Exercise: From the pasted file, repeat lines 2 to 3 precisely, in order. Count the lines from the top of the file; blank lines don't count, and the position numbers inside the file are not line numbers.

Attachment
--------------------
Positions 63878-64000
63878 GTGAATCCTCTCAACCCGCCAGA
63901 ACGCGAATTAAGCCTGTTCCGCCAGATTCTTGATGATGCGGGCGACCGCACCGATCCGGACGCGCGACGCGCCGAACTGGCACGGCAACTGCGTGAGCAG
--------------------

63878 GTGAATCCTCTCAACCCGCCAGA
63901 ACGCGAATTAAGCCTGTTCCGCCAGATTCTTGATGATGCGGGCGACCGCACCGATCCGGACGCGCGACGCGCCGAACTGGCACGGCAACTGCGTGAGCAG